When Jones entered coaching, the field was in its infancy. She began by obtaining a masters in social work from the University of Southern California, hung out her shingle and began working with businesses and nonprofits. Initially, she offered program design — the art of fleshing out ideas for new programs to serve emerging needs. The field of coaching, although now well established, was yet to be recognized.

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Congressman talks straight with constituents on challenging times ahead

Capuano discusses GOP, Trump agenda

Congressman Michael Capuano spoke to a crowd at the Mildred Avenue school in Mattapan about challenges Democrats face in working with the Trump administration and a Republican majority.

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Deeqo Jibril’s campaign launch kicks off race for District 7 seat

Packs Hibernian Hall with supporters, would be first Somali-American elected in Massachusetts

With a crowd of about 200 in the audience, District 7 candidate Deeqo Jibril formally kicked off her campaign for the City Council seat being vacated by Tito Jackson, who announced his bid for mayor in January.

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Felix Arroyo, backers vow to fight suspension

Register cites ‘internal sabotage’ in office

Surrounded by supporters and accompanied by his attorney on the steps of the Edward W. Brooke Courthouse, Suffolk County Register of Probate Felix D. Arroyo defended his record and vowed to fight his suspension from office.

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Felix Arroyo alleges bias in Probate Court's performance review

Questions impartiality of investigation into administration of Probate Court

Felix Arroyo, who has repeatedly called for an open investigation, published dozens of pages of material on his website in support of his claims that the suspension he was handed on February 3 is unjust and unwarranted. These documents include the suspension letter from Spence and Arroyo’s response to it. The Trial Court made public an assessment that alleges poor performance by the Registry on Arroyo’s watch. The assessment was written by Terri Klug Cafazzo, who received a promotion to Acting Register of Probate as a result of Arroyo’s suspension.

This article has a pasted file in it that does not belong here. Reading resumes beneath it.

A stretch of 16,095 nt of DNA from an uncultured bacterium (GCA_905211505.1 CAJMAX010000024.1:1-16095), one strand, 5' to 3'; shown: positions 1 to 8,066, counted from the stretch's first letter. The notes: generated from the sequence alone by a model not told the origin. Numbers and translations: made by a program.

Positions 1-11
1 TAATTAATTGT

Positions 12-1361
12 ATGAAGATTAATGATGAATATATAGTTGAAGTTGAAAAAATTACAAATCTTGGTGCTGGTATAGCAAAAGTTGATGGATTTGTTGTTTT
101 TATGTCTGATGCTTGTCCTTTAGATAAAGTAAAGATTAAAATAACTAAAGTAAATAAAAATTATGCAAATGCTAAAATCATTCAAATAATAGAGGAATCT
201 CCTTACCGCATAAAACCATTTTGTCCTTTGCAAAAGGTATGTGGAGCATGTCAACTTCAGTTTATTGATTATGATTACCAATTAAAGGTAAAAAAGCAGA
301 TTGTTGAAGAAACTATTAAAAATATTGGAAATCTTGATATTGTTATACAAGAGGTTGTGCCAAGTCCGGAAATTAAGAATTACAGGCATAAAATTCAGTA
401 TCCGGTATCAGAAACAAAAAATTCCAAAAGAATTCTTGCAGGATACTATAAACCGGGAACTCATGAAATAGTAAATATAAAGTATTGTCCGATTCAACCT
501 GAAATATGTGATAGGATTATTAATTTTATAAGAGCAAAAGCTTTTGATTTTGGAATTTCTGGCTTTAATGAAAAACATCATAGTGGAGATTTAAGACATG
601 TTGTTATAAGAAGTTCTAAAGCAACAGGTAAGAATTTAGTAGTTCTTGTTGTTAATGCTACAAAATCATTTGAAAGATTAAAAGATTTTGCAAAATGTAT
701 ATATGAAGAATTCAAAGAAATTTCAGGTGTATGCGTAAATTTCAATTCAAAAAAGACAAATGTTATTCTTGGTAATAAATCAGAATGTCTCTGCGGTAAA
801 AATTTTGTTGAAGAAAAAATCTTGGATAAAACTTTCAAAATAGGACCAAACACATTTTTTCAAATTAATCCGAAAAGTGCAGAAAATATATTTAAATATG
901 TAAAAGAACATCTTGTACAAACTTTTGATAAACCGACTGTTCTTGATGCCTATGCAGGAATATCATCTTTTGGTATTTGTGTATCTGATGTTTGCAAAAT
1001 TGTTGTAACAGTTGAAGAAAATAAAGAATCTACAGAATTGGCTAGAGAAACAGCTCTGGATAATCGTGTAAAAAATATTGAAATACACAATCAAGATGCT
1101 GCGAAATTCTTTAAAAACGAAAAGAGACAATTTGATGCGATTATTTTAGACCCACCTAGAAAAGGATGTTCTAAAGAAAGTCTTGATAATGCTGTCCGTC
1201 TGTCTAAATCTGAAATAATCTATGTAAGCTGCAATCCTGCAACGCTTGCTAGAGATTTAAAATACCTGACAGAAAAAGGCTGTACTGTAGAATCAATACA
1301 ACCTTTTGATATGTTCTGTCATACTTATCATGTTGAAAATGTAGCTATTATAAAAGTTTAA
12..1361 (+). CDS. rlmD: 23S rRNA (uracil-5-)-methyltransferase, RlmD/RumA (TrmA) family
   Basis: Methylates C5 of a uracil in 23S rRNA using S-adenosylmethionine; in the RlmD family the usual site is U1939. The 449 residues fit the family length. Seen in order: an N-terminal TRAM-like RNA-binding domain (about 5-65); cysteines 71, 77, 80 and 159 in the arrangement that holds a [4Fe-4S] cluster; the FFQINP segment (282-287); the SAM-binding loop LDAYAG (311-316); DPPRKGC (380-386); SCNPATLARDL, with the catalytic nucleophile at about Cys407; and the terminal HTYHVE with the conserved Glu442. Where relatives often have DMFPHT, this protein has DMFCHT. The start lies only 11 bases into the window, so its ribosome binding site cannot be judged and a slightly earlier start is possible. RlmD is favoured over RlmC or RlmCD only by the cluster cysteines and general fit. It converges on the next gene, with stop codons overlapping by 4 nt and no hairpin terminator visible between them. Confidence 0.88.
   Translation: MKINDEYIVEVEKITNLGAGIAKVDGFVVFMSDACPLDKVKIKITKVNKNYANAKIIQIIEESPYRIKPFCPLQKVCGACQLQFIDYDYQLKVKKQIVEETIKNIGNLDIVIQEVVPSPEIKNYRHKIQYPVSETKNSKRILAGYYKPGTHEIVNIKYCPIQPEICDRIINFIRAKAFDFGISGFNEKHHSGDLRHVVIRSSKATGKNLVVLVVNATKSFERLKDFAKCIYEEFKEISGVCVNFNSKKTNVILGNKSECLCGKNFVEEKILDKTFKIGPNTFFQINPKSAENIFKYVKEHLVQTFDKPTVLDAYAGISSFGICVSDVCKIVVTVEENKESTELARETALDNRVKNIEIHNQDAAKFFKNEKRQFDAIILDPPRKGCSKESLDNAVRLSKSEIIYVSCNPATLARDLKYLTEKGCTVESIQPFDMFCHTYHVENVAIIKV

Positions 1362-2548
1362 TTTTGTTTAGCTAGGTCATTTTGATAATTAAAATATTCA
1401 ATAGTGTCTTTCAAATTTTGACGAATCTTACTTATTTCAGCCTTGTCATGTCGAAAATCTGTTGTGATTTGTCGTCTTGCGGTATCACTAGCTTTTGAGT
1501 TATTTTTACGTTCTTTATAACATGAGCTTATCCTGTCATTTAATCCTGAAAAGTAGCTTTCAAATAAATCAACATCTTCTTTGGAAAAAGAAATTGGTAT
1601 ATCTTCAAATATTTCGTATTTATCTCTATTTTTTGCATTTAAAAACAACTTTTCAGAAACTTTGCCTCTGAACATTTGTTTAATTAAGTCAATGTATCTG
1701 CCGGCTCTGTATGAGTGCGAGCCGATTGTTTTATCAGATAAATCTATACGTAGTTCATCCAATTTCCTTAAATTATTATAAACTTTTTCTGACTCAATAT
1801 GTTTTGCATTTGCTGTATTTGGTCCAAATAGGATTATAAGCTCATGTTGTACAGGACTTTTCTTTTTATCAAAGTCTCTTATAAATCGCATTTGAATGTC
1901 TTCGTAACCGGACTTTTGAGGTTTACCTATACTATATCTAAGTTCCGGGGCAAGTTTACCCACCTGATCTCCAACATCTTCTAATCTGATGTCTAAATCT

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Trump administration draft budget calls for $6 billion Housing and Urban Development cut

Cuts are seen as part of long-term plan to de-fund public housing, benefits programs

The selection of Ben Carson, who has spoken out against public benefits programs, was seen by many as a lack of commitment to HUD. Last week, the Trump administration’s draft HUD budget leaked to the press showed a $6 billion cut to its $48 billion budget. That cut would force the agency to stop funding maintenance and repairs. It would also curtail the agency from maintaining its voucher program in the face of rising housing costs.

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Activists press Santander bank to deal locally

Santander cutting deal with D.C. group

Under the Community Reinvestment Act of 1977, banks are required to extend credit to businesses and residents of low-income communities where bank services historically have been lacking. While those agreements have traditionally been negotiated with community-based organizations and nonprofits, Santander Bank is looking elsewhere to negotiate benefits for communities in Boston, Worcester and Springfield: Washington, D.C. A coalition of Boston activists is questioning why the bank decided to negotiate a CRA agreement for Massachusetts cities with the Washington-based National Community Reinvestment Coalition.